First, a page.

Video: Airlines warned as ash cloud darkens Iceland again
AN erupting Icelandic volcano sent a plume of smoke and ash 12 miles into the atmosphere yesterday and the cloud is expected to reach Europe by tomorrow, airlines have been warned.
The ash could force the authorities to close airports and airspace, disrupting thousands of passengers almost exactly a year after a different Icelandic volcano closed airspace across Europe.
The latest warning is based on five-day weather forecasts but experts said the wind patterns were changeable and could yet sweep the cloud away from Ireland and Britain.
Aviation authorities said no disruption was expected to European or transatlantic airspace during the next 24 hours.
But forecasters said if the eruption continued at the same rate and winds did not change, ash could reach northern Scotland by tomorrow and spread to England, France and even Spain by Thursday or Friday.
"Due to the predicted direction of the winds over the coming days no closure of Irish or European airspace is anticipated at this time," the Irish Aviation Authority said yesterday. Grimsvotn, Iceland's most active volcano at the heart of its biggest glacier, began erupting late on Saturday. So much ash was blasted into the sky that it blocked out the sun and covered nearby villages and farms.
By yesterday, the ash had reached the capital Reykjavik, nearly 250 miles to the west, and the country's airspace was closed.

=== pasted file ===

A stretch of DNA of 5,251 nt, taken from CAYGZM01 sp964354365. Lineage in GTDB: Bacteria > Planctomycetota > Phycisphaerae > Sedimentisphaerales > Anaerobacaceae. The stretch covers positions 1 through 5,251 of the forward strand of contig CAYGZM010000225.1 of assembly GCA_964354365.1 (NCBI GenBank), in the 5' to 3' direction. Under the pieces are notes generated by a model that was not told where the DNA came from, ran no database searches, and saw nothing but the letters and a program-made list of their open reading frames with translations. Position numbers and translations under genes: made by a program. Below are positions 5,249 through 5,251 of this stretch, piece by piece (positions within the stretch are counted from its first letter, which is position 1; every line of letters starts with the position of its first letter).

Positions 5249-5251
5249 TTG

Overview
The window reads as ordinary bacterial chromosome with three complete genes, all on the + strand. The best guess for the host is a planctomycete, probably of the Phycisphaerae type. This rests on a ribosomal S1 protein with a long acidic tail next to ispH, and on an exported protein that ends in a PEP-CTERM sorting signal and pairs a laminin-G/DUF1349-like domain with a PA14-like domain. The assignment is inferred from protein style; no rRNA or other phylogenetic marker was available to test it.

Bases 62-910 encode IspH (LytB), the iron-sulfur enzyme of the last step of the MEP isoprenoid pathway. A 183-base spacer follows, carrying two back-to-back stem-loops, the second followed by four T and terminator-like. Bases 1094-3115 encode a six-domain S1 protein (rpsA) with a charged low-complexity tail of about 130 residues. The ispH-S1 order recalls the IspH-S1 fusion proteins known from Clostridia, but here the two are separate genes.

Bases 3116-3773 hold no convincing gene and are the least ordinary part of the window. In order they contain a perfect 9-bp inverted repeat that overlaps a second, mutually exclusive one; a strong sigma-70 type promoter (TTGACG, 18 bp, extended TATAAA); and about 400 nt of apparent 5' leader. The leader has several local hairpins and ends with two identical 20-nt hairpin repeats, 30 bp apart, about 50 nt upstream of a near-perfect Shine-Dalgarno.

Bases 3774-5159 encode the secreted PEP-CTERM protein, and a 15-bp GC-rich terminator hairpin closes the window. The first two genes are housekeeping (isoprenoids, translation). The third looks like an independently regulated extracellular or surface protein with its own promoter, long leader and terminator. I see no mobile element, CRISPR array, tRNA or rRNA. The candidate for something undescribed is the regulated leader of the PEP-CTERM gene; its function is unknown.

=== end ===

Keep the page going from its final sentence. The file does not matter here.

In April last year, 34 countries shut their airspace after Eyjafjallajokull volcano erupted. It was the largest such closure since the Second World War and millions of passengers were affected. The International Air Transport Association estimated the global airline industry lost €150m a day during the disruption.
Experts and aviation authorities said the impact of the Grimsvotn eruption should not be as severe and was likely to affect mainly Iceland.
Gunnar Gudmundsson, of Iceland's meteorological office, said: "I don't expect this will have the same effect as Eyjafjallajokull volcano because the ash is not as fine."
But he acknowledged that changing weather patterns could sweep the ash into areas where it would affect other countries.
Einar Kjartansson, a geophysicist at Iceland's met office, said: "If the eruption lasts for a long time we could be seeing similar effects as last year."
A spokesman for Eurocontrol, the European air safety organisation, said ash could reach Scotland tomorrow, adding: "If volcanic emissions continue with the same intensity, the cloud may reach French airspace and north Spain on Thursday."
Grimsvotn, which erupted nine times between 1922 and 2004, is located in a giant caldera -- a collapsed volcanic crater. (© Daily Telegraph, London)